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I love re-reading good books. Every time I read them I notice something new or see something from a new perspective. Each time I read those words, new things have happened in my life, so each time is different. Each time I fool myself into thinking that I already know everything there is to know about the story, and after each time I feel that there’s a new detail that is clearer to me.

The past few weeks I have dedicated a lot of my reading time to poetry. I am determined to find poetry that speaks to me. I want to find a poet that I enjoy reading. It has not been easy but some day I will succeed.
After reading some of the dreariest and driest verses ever penned in the history of mankind, I was mentally beat. These poems I had just finished were written by an author whom I admire. He has written some of the most magnificent stories I’ve ever read. Who this person is, is not important at the moment, sufficient to say I was incredibly disappointed and thoroughly bored.

That’s when I decided to set up an award system. A way to compensate for the torture I was putting my brain through. I would reward myself with a re-reading of a book I love. To layer each poem I tried to digest, with a few pages of something really enjoyable.

So I started the next tome of poetry, a collection of W. B. Yeats, and I started my old-tried-and-true-re-read. First of all I want to say that I, to my surprise, honestly liked some of the poems I read. But the biggest surprise was that, in this book that I have read ( and re-read more than ten times,) there are references to a Yeats poem that I had just read.

My mind was blown and I kept having that poem turning and turning at the back of my mind during the rest of the book. There had been so many common symbols, even a quotation. There had been a recurring theme in both poem and book. It had been there all along and I had not known, had not seen what was hidden in there. 

Sometimes, the new experiences we have in life will show us things that were hidden to us. Things we never imagined possible. We get thrown into situations that will change the way we see everything around us, for the rest of our lives. Sometimes we wonder how we could have been so blind how we could have missed the signs. Other times we just marvel at the wonderful way it all turns out. Just like a good book, we can never tell what life will give us with just a quick glance. We have to give it time and attention, and maybe some day we can say that we are getting closer to knowing what is really going on.

The month of poetry is on its last day. I felt I had to summarise it here somehow. I hope that those of you that joined in enjoyed yourself, learned something, and that you feel proud of what you’ve accomplished.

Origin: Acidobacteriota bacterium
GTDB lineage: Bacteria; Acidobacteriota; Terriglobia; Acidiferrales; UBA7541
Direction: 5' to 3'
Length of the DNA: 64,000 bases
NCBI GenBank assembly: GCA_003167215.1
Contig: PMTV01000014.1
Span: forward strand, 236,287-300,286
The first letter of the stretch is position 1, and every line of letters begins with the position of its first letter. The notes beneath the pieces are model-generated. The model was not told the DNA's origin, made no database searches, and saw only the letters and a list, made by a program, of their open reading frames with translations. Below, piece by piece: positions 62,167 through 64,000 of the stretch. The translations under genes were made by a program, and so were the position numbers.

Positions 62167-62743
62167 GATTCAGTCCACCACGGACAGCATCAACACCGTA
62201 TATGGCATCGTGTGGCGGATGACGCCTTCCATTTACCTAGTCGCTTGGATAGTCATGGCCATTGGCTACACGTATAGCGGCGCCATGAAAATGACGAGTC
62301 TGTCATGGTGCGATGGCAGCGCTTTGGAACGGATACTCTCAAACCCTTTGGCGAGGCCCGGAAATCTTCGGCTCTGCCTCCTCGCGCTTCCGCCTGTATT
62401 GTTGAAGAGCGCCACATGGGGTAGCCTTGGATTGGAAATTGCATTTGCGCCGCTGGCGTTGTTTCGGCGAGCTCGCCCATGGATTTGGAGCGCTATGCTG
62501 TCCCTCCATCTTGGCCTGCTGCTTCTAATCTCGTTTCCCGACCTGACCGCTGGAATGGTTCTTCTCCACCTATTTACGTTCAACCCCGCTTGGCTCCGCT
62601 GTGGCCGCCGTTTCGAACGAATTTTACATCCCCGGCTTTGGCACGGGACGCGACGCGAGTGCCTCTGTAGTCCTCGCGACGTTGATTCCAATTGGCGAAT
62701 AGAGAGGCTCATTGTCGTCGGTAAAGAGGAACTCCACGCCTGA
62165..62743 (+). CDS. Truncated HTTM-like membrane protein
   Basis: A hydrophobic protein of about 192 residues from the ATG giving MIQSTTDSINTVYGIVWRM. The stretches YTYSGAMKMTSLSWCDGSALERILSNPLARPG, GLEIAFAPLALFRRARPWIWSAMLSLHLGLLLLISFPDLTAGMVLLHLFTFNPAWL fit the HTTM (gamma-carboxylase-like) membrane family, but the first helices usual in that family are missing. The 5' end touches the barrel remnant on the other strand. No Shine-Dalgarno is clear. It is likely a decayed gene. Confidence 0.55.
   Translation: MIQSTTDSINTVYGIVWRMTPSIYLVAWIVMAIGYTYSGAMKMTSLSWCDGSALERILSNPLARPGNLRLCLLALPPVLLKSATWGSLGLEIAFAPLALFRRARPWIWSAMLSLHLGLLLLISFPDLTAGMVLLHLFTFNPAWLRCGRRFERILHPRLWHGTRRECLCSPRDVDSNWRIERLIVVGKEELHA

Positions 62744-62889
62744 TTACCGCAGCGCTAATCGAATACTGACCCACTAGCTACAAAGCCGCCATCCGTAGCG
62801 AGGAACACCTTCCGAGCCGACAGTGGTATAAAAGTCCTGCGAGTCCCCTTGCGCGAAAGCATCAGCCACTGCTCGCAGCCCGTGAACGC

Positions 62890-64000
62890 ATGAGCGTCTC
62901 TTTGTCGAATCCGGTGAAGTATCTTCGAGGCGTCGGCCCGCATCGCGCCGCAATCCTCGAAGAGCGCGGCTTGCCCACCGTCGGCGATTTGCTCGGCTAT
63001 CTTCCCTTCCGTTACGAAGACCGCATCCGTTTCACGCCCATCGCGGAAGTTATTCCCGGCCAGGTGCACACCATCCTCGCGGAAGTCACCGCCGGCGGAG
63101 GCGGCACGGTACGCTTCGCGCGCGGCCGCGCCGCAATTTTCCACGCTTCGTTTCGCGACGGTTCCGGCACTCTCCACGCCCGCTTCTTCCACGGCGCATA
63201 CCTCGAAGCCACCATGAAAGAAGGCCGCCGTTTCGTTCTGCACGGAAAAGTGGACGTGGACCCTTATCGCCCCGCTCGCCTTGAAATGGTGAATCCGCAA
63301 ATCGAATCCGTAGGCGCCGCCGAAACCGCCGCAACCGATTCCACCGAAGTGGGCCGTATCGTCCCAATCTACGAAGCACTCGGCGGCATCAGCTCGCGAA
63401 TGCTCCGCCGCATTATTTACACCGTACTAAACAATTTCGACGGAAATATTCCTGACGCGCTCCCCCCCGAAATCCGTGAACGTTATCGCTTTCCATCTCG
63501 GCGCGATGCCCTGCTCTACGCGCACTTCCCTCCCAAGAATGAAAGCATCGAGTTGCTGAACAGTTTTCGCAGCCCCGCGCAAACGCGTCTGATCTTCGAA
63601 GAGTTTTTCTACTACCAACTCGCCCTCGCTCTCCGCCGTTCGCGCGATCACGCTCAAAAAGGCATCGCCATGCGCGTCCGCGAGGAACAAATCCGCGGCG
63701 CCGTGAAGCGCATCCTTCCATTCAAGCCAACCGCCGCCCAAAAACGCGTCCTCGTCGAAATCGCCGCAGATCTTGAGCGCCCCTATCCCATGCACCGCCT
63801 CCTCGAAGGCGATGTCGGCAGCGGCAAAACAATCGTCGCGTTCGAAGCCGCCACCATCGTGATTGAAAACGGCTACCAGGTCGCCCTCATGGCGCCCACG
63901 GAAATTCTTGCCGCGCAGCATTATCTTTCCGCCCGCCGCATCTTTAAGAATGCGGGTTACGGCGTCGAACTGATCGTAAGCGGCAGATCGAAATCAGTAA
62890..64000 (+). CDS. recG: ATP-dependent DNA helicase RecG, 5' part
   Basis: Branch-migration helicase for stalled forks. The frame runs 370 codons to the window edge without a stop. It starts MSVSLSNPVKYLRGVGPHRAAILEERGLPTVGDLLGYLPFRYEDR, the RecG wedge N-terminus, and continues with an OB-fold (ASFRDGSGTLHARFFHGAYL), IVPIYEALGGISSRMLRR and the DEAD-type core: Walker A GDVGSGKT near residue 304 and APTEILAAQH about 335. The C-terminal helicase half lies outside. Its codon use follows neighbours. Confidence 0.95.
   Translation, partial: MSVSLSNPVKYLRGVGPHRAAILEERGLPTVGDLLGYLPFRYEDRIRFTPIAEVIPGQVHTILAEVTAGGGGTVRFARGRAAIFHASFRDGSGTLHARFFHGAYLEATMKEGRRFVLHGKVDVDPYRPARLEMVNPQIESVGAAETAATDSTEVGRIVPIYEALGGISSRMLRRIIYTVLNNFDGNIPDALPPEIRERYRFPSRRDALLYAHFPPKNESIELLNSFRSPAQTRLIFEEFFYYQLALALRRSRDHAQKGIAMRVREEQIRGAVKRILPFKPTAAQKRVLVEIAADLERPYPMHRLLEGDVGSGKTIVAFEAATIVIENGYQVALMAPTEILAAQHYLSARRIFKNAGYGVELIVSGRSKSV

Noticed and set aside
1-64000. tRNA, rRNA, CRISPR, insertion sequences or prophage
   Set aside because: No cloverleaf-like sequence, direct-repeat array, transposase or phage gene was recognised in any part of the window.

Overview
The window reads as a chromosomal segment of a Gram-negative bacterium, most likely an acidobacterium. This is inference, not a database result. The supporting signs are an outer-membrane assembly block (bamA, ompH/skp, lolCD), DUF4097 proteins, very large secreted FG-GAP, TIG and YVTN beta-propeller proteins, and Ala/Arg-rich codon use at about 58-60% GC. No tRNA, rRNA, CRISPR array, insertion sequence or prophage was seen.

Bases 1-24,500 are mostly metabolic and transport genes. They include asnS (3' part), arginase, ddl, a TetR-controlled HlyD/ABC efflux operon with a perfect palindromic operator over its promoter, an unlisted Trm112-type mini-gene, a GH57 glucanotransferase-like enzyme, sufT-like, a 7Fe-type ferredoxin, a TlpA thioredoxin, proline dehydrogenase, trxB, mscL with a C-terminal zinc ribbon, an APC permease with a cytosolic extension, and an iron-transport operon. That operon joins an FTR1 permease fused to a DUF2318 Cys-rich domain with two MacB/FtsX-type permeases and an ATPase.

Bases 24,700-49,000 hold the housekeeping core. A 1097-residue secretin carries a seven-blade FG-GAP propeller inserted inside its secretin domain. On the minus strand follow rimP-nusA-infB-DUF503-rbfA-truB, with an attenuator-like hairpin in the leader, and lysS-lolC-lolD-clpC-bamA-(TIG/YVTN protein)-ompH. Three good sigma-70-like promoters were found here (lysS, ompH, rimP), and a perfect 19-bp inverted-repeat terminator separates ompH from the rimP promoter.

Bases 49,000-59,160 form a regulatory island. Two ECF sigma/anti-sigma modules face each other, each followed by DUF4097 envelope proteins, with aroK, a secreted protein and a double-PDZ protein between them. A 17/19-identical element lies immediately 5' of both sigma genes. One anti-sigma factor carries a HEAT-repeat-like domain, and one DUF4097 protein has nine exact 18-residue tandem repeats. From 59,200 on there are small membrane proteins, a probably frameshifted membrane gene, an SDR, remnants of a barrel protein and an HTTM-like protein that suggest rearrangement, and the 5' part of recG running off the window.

Poetry is hard but it’s also easy.
It doesn’t have to be complicated but it can be.
It doesn’t have to make sense but it does to some.

I’ve written about so many things this month. I wrote mostly in simple rhymes but I also explored sonnets and stream of consciousness and my knight in shining armour – the haiku.

Occasionally, I’ve had some trouble thinking of subjects to write about. Those days I usually went to seek help from the haiku.
Haikus are three line poems where each line has a determined set of syllables; five, seven, five. They should contain a juxtaposition (I can’t explain it better than; a contrasting thematic element, a change of colour.) And some sort of seasonal element.
I’m far from an expert on how they’re supposed to be written, so I usually do them freeform and just stick to counting syllables.
Thanks to the shortness they’re pretty fast to jot down and you can make them about anything you like. I’ll share two of mine that were written in April.

Vibrant, free in sky
Graceful, delicate and spry
You are butter – fly 

Now, haiku number one was one of the last I wrote. I asked a friend for a random word and he said “butterfly” so I wrote about that. I tried to incorporate a rhyme and I think that from a haiku view, it’s not too bad.

Chicken, carrot, boil
fennel, merguez, little grains 
Let us eat couscous

My second haiku comes from my more nonsensical pile of poems. I was preparing couscous for dinner and tried to come up with an idea for my daily poem. It is far from the prettiest work I’ve done but it makes me smile and yes, the food was delicious.

I am almost sure that I will write a poem-a-day next April too but for now I will only scribble my little verses when the mood strikes me. To my Swedish readers I would like to finish by wishing a pleasant Valborgsmässoafton (Walpurgis night) and I hope I will see all of you (not just the Swedes) back here next time I post. Take care of yourselves and remember that even if you only managed to write one poem this month, you did great. Poetry is proud of you.